Duck opener has always been a “kind-of-a-holiday” weekend. The kind where everything else stops and you don’t plan another thing. Weddings, reunions, family gatherings, possibly even funerals…are not planned during duck opener weekend. There is no discussion when it comes to duck opener.
My father’s duck season began at about 11:55 a.m. That would be five minutes before the opener. We would trek down to the slough to see what might be flying by. The slough by the barn was green with muck. (The cows liked to cool off in that slough on hot summer days and their residue had piled up, so to speak.) Typically, my father would take aim at a flock of ducks flying over… and low and behold, one would drop into the slough. We had no boat, we had no hunting dog. I remember taking off my black rubber buckle boots, shoes and socks and wading into the muck to retrieve the duck. We now had duck dinner for that night, and dad’s hunting season was at an end. Dad’s duck opener was generally over by 12:01 p.m. That, however, didn’t mean the rest of the family was done, there was always commotion for the rest of the weekend, after all, it was a kind-of-holiday.
Mother would immediately clean the duck in the basement, and the mallard was on the table for dinner that night. Each year was different, depending on where the ducks on the table came from.
My sister, Louise, holding her duck of the day on opener weekend, in 1980. Contributed photo
Families and friends gather together on duck opener weekend. One year we all watched from our yard as a pick-up truck pulled up in front of our farm on the Grant-Douglas county line. Two hunters got out and took pot shots at ducks sitting in another slough on our property. Two ducks fell, and the two guys proceeded to retrieve the ducks…right in front of us, although they didn’t realize we were sitting on our lawn watching the whole thing. Before my father could even think of calling the game warden my sister jumped in the old ‘49 Ford and sped down the driveway, dust flying behind her. She stopped in front of the two bewildered hunters, who were by now each sheepishly holding a duck, and firmly stated, “Did you plan to hand over our ducks…or should I call the game warden?” We had two extra ducks on the table that year. We also had more “no trespassing” signs posted.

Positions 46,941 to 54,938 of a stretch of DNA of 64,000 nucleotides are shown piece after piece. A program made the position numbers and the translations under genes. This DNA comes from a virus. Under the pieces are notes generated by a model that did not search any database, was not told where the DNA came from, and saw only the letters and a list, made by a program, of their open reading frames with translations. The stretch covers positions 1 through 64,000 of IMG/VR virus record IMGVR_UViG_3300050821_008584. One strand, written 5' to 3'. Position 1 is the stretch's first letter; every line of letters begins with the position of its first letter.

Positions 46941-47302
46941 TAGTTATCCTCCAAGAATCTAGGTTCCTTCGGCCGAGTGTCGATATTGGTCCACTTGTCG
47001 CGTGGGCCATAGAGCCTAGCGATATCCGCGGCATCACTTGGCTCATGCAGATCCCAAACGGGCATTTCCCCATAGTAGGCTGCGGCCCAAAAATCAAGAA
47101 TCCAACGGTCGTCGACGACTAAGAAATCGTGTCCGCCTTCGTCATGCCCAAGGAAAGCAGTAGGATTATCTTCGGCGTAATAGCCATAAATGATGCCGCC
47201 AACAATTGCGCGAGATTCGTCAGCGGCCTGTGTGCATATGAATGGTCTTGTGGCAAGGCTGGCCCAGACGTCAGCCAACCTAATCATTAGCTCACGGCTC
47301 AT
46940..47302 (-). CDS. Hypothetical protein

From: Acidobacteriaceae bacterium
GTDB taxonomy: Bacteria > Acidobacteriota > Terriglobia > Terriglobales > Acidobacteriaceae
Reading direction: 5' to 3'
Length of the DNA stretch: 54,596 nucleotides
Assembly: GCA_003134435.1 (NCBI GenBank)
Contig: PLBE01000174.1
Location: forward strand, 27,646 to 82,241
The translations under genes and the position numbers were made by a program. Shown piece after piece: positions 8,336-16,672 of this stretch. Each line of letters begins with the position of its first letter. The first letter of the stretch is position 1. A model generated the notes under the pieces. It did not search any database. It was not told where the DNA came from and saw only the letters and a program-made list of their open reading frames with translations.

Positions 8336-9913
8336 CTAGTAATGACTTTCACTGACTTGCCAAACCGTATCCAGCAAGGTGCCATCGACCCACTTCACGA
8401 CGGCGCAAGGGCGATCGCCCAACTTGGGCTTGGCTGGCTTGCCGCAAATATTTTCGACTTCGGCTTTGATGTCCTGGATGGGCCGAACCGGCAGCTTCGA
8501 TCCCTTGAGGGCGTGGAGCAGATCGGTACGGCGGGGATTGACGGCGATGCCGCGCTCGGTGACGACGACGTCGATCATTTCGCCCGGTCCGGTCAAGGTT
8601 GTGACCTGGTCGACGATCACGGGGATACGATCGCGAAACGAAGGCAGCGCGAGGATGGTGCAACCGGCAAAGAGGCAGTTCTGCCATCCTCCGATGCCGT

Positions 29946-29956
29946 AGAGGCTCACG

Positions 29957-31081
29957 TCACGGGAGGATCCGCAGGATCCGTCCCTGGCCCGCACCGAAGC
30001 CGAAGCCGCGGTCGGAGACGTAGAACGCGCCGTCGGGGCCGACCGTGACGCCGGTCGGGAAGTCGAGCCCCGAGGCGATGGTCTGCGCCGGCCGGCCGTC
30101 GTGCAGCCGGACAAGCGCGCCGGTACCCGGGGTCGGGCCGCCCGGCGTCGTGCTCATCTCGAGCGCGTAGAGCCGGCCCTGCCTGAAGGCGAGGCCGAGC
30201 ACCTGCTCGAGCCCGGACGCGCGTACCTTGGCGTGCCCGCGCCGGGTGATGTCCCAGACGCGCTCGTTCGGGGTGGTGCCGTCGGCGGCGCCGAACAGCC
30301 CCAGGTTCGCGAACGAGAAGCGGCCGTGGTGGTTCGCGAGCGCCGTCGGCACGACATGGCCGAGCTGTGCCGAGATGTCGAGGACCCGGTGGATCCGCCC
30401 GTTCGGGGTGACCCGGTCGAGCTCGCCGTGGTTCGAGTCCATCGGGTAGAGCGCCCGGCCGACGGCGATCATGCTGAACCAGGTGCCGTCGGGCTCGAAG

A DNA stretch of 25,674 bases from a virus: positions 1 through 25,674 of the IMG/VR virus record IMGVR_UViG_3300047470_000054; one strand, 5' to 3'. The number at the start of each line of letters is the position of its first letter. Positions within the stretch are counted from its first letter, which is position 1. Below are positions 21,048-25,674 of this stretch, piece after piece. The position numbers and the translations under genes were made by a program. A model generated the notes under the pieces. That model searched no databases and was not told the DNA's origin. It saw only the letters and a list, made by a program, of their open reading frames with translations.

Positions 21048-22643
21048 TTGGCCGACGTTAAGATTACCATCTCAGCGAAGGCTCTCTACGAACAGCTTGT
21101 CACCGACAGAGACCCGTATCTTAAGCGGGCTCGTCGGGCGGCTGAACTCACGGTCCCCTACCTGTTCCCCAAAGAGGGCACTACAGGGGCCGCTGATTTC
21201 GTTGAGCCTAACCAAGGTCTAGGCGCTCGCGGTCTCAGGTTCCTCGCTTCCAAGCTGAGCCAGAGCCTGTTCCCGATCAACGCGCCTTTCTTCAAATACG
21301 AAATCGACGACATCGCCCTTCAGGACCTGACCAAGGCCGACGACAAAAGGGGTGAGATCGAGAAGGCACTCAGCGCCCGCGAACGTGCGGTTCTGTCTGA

My Uncle Sidney, one of dad’s brothers, always came from Hopkins for duck opener weekend. He kept his boat up on the shore of Maurice’s Lake, (dad’s other brother, Maurice) on the family farm. He always brought a few ducks over after his hunt, and mother always obliged and also had them ready for dinner the Saturday night of opener. (And she always made him his favorite lemon meringue pie as dessert).
My mother seemed be the one who got the biggest workout during the hunting season, I guess because a holiday meal was expected. For me, helping her clean the ducks in the basement seemed to be an adventure. My poor mother never complained. For sure, there was always commotion and chaos at our place during duck opener weekend.
One memorable year, in the midst of that commotion and chaos, my sister’s wedding ring went down the bathtub drain. We now had to add the drama of retrieving her ring into the mix of making a delicious mallard dinner. The drain pipe was taken apart. Luck was with us all when the ring was found in the trap of the pipe. The irony…to think her marriage had almost gone down the drain during duck opener weekend.
As years passed we eventually left dad at home during opening weekend, and we depended on boyfriends and husbands to take us along on their duck opener. I remember when the weather was hot and wearing too much clothing, including long underwear and not needing it, and I remember cold and windy openers when long underwear didn’t seem like enough. Always, regardless of whether I went along on an opener or not, duck opener was, and still is, a holiday.
Duck opener, the holiday of all holidays, always called for a holiday meal, and that holiday meal was always on the table. Even though who we hunted with, and where we hunted at varied, mother still ended up with the task of making the dinner. Ducks were brought to her. We all watched and learned from her, the master, on how to make even a coot taste good.
The price of a good duck dinner has increased over what it may have cost when I was retrieving birds out of the slough. Dad’s cost was pretty low. For him it was his trusty shotgun and one loaded shotgun shell. Pretty easy. I’m not even sure he had a license.
Our dog, Coco, on the lookout, sitting on her chair in the duck boat….waiting and watching. Contributed photo
Today, when my husband plans his duck opener, I know that our holiday duck dinner will cost us roughly about $80,000 or more. Just to name a few of the so-called expenses…the pick-up truck, the boat, the trailer, the license, the decoys, the gun and the ammo, the camo gear and grass for the boat, the life jacket, the insulated camouflage jacket and the bibs, the boots, and of course, the dog. Worth every penny for the dinner, but more importantly, for the sportsmanship of the hunt. I love the passion my husband has for that hunt.
Take a minute to reflect on your stories and the joy of pursuing the hunt and celebrating the holiday. Sadly, our loyal chocolate lab passed away two years ago at the age of 14 years and 38 days…but back when she was in her prime she provided our best memories. She dictated all of our attention always, but especially during duck and pheasant hunting. She loved every minute.
So, for the hunter and his wife, the hunter and his child, or the hunter and his dog…duck opener weekend will always be a holiday weekend. The love of the hunt, and the memories that duck opener provides, will always be treasured.